Missfresh is a dead dog of a company – why’s the stock up 50%?


Missfresh Limited (NASDAQ: MF) finds itself in a precarious position, resembling one of those unfortunate companies that languish on the stock exchange floor. While it may have once held promise, it has failed to fulfill its potential, leaving a mess that awaits cleaning. This assessment may sound harsh, but the reality is that Missfresh faces significant challenges. The investor site reveals that the latest financial statements date back to Q3 2021, with a December 2022 notice indicating a violation of the NASDAQ’s minimum bid price requirement. Additionally, the most recent filing with the Securities and Exchange Commission (SEC) indicates a delay in submitting their accounts. It is worth noting that Blackrock holds a 4.5% stake in the company, although this may reflect a lack of motivation to divest rather than an endorsement of Missfresh’s prospects.

Furthermore, Missfresh currently boasts a market capitalization of a mere $4.3 million, making it susceptible to price manipulation through minimal buying activity. As for its operational business, it has essentially been defunct since August 2022 when the division responsible for generating 85% of its revenue was shuttered. Moreover, the promised capital injection never materialized, and the “problematic and highly unprofitable business model” burned through $1.8 billion of investor funds before its demise. This failure has broader implications for China’s tech sector.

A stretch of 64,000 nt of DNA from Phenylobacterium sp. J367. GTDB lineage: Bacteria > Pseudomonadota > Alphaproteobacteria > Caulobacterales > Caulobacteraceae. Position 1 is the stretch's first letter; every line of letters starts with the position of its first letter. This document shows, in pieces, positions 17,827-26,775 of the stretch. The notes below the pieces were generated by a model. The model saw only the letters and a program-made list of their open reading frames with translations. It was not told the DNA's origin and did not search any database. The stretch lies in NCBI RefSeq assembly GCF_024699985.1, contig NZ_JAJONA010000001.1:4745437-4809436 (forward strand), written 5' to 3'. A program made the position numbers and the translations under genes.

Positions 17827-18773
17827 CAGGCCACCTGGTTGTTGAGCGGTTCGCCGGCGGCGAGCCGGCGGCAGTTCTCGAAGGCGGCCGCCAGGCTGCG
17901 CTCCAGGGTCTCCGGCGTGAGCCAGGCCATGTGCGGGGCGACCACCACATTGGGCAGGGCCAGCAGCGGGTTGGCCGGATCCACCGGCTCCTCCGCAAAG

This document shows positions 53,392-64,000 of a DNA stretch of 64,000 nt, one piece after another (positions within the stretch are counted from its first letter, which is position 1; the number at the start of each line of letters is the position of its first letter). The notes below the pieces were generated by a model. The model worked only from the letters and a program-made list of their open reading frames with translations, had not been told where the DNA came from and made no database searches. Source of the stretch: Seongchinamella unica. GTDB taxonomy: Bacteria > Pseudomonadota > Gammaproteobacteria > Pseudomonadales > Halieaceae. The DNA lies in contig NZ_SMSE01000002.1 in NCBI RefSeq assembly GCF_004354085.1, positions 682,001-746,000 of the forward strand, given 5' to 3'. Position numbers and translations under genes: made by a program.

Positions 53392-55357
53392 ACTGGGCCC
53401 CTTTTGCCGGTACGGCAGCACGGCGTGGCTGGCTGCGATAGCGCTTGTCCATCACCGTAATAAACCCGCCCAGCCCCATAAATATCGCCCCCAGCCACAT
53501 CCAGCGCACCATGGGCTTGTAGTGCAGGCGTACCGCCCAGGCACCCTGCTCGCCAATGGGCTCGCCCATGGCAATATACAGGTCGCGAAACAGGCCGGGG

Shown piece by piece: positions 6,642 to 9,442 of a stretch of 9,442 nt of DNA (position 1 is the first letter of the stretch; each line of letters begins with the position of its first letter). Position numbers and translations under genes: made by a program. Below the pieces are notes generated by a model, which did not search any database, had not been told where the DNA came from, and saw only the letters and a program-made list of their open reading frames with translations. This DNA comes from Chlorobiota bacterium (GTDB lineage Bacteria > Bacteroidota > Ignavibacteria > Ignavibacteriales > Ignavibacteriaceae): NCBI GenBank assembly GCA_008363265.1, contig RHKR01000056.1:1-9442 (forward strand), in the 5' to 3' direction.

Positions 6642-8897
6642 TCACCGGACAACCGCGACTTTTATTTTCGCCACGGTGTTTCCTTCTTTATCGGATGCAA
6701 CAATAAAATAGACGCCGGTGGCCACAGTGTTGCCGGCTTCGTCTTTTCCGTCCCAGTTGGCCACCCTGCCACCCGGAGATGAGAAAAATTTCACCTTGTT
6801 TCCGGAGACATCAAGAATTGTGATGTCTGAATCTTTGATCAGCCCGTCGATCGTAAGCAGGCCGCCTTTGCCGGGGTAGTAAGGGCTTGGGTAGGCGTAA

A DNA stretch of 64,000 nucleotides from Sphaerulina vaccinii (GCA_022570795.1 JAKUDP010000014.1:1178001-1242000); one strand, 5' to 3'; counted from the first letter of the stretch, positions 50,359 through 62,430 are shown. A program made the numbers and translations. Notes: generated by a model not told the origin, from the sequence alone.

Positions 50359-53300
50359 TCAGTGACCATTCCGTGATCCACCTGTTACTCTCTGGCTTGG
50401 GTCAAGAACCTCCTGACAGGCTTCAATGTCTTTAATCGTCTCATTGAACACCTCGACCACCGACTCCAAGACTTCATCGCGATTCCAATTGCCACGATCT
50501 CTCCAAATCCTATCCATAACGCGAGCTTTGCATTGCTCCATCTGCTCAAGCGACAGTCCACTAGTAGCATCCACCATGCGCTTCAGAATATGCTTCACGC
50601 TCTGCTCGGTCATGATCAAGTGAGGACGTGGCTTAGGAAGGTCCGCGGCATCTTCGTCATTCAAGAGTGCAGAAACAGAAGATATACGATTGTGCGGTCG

Missfresh stock price from NASDAQ

Missfresh attempted to carve out a niche in the last-mile online delivery segment, aiming for immediate fulfillment of low-volume, low-value orders within 15 to 30 minutes. However, this remains an elusive challenge for any company worldwide, and Missfresh’s endeavors in China were no exception. Their approach of establishing dedicated delivery points instead of leveraging local convenience stores as sources significantly inflated costs.

In light of Missfresh’s track record, or lack thereof, it comes as no surprise that the company is not filing its accounts, violates NASDAQ regulations, and has attracted attention from reputable sources like The Wall Street Journal. So, why the sudden surge in its stock price? The most plausible explanation is that it is a temporary phenomenon that will soon dissipate. Beyond the manipulated market activity, there is little substance to support sustained growth. While such price fluctuations may be entertaining, they often revert back to their original levels swiftly.

Delivery Hero-owned Baemin to exit Vietnam in December Author: Borys Gitelman
Uber Shuts Down Instant Delivery In NYC Author: Borys Gitelman
Swiggy gears up for $1 billion IPO, SoftBank may sell stake Author: Borys Gitelman
The EU Wants to Fix Gig Work, but Uber Has Its Own Ideas Author: Borys Gitelman
Just Eat Growth Momentum Stalls In Ireland Author: Borys Gitelman
Amazon to sell Hyundai vehicles online starting in 2024 Author: Borys Gitelman
Britain’s Ocado secures first deal beyond grocery retail Author: Borys Gitelman
Amazon Expands Grocery Delivery to Non-Prime Members Author: Borys Gitelman
Bolt Food to exit Nigerian food delivery market by December Author: Borys Gitelman